Whittier College students came together to create awarness of the devestation in Puerto Rico 

Séamus Woods


The one year anniversary of the Hurricane Maria passed last Thursday, on Sept. 20, and the Whittier College community held a vigil to commemorate those who were lost and the destruction that occurred. Considering such damage, Whittier Scholars Program Coordinator and Head of Poets Por Puerto Rico Joanna Diaz noted the importance of maintaining the public’s awareness. “We wanted to make sure that people continue to think about Puerto Rico.” Diaz said. “The island is still suffering.” 

Just one month ago, the official death toll was increased from just 64 to a whopping 2,975, while additional reports have suggested an even more lethal number. One such study, conducted by the New England Journal of Medicine estimated that the count could be as high as over 8,000 people. 

This clear level of catastrophe has still not been accepted by many of those accountable for the recovery effort — most notably, President Donald Trump. In a recent radio interview with Geraldo Rivera, President Trump aired his grievances with all things related to the island largely affected. When asked about the death toll, President Trump said “Wait a minute, you went from 16 people to 64. We did a great job, and then you went from 64 to 3,000. How did that happen? And they couldn’t explain it.” President Trump also tried to shift blame towards several factors from the leadership on the island, including mayor of San Juan Carmen Yulin Cruz, to the weak state of the electrical system before the storm. 

To many on campus with roots from Puerto Rico, the attacks thrown by President Trump have hit hard. “It was so angering. To see someone who has the ear of the nation and the world disrespect and disregard the lives of human beings,” said Diaz when she first heard the Presidents’ comments. “When so many people are suffering, this is what you choose to say? This is what you choose to use your platform for?”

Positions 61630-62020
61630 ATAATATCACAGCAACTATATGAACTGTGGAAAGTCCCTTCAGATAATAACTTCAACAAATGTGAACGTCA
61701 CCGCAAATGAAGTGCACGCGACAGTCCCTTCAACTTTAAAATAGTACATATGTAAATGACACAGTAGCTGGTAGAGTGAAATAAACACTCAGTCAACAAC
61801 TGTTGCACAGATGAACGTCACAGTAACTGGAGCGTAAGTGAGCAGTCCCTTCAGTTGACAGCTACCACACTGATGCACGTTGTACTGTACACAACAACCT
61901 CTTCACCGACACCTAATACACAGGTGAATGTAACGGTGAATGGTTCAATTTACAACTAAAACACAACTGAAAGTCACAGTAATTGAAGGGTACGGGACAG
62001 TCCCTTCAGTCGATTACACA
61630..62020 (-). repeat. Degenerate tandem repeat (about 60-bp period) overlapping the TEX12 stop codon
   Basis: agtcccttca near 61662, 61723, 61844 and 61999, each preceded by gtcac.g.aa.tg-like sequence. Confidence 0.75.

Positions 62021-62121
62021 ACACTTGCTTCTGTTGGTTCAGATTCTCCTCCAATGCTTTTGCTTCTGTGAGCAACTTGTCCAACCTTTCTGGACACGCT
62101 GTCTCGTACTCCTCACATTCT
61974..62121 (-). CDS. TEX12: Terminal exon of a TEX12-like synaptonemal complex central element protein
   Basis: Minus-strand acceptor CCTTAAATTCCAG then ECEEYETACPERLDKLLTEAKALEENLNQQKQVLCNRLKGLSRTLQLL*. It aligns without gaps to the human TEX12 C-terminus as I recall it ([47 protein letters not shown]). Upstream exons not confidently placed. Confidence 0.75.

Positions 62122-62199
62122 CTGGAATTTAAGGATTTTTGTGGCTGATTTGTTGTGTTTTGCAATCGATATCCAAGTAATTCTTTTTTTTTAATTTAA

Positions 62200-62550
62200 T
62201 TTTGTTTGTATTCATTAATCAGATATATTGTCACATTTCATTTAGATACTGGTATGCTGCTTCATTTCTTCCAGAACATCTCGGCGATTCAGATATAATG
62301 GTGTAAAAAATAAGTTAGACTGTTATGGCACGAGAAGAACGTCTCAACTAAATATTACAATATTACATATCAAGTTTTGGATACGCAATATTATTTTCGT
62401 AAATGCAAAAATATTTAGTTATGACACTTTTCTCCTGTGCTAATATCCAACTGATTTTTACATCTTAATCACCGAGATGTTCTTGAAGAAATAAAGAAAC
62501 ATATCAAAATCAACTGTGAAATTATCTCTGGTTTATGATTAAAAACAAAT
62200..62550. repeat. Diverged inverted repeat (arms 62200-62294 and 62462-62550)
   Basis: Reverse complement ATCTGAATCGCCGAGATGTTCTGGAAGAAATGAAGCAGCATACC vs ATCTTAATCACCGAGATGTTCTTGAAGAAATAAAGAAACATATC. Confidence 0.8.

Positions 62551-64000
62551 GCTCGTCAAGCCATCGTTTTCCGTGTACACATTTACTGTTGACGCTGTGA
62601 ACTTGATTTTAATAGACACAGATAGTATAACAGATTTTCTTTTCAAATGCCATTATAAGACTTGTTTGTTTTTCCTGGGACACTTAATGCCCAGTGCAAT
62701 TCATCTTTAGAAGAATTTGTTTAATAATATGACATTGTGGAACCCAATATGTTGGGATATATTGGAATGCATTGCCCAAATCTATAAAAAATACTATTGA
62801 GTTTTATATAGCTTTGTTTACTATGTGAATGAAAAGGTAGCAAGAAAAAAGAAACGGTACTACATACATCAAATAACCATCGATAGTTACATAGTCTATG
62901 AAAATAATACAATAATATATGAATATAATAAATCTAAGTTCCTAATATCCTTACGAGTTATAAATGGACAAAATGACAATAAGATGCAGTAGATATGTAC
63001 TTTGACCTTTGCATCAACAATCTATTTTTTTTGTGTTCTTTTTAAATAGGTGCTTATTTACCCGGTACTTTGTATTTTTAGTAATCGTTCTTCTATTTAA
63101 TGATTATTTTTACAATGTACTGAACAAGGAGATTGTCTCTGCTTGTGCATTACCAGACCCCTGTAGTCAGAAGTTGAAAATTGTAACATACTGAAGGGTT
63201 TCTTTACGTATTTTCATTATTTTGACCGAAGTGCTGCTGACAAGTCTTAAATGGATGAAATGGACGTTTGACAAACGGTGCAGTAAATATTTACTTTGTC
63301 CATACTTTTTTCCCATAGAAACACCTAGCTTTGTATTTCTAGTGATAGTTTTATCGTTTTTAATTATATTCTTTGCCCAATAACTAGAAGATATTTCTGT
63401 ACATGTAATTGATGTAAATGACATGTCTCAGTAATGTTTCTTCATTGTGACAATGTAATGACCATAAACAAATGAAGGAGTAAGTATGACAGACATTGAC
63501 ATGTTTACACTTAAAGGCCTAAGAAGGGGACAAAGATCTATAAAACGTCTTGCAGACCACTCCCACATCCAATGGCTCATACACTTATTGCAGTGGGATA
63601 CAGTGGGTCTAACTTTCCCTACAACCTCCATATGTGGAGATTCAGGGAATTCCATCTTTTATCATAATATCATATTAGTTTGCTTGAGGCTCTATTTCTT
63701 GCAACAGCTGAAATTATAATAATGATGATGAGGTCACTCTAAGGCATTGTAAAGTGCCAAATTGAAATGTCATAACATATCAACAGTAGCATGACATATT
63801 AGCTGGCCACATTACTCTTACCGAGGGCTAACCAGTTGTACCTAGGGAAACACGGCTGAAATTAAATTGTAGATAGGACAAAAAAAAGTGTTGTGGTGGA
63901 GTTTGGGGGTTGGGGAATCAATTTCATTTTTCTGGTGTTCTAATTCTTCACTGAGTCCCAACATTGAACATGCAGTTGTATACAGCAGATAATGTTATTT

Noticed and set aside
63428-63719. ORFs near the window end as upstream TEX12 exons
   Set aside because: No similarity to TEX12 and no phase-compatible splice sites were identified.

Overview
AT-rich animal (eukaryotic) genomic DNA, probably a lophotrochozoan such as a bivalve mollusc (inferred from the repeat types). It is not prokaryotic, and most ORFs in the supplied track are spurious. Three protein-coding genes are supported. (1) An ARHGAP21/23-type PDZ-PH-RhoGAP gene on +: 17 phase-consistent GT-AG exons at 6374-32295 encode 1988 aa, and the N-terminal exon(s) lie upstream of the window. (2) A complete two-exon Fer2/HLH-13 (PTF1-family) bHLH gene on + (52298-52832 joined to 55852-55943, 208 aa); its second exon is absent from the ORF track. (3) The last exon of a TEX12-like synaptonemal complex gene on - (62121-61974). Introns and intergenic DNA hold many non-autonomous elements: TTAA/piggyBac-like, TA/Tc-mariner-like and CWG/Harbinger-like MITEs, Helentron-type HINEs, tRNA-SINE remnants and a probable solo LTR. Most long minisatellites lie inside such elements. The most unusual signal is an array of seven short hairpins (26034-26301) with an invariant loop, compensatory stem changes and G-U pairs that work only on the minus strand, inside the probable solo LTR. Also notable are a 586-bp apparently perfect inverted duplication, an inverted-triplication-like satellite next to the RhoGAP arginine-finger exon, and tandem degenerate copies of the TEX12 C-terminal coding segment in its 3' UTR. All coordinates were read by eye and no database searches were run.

In addition to the vigil, attendees were also introduced to some Puerto Rican culture, with food and music at Whittier College. Despite being faced with such bleakness, Diaz stated that it is more important now than ever to keep hold of what defines Puerto Ricans. “In those moments when we couldn’t reach our family . . .  that is what got us through it,” Diaz said. “Coming together and dancing and music is so healing. The only reason why anyone survived is because of themselves and the community they built. [Puerto Ricans] are a powerful, powerful people.”

Those students who find themselves motivated to help can find several outlets of aid from the College and Poets for Puerto Rico. Along with multiple donation campaigns, the group hopes to organize and fund a May term study abroad trip to Puerto Rico to aid in the efforts to rebuild. This trip would ultimately be more than, as Diaz suggested “a poverty tour,” but a genuine and tangible effort to help a community which has been struck by such tragedy. This goal needs funding, however, which is why Poets for Puerto Rico will also be throwing a benefit concert in March, where proceeds will go to support the study abroad. 

For more information, contact Joanna Diaz at jdiaz1@whittier.edu.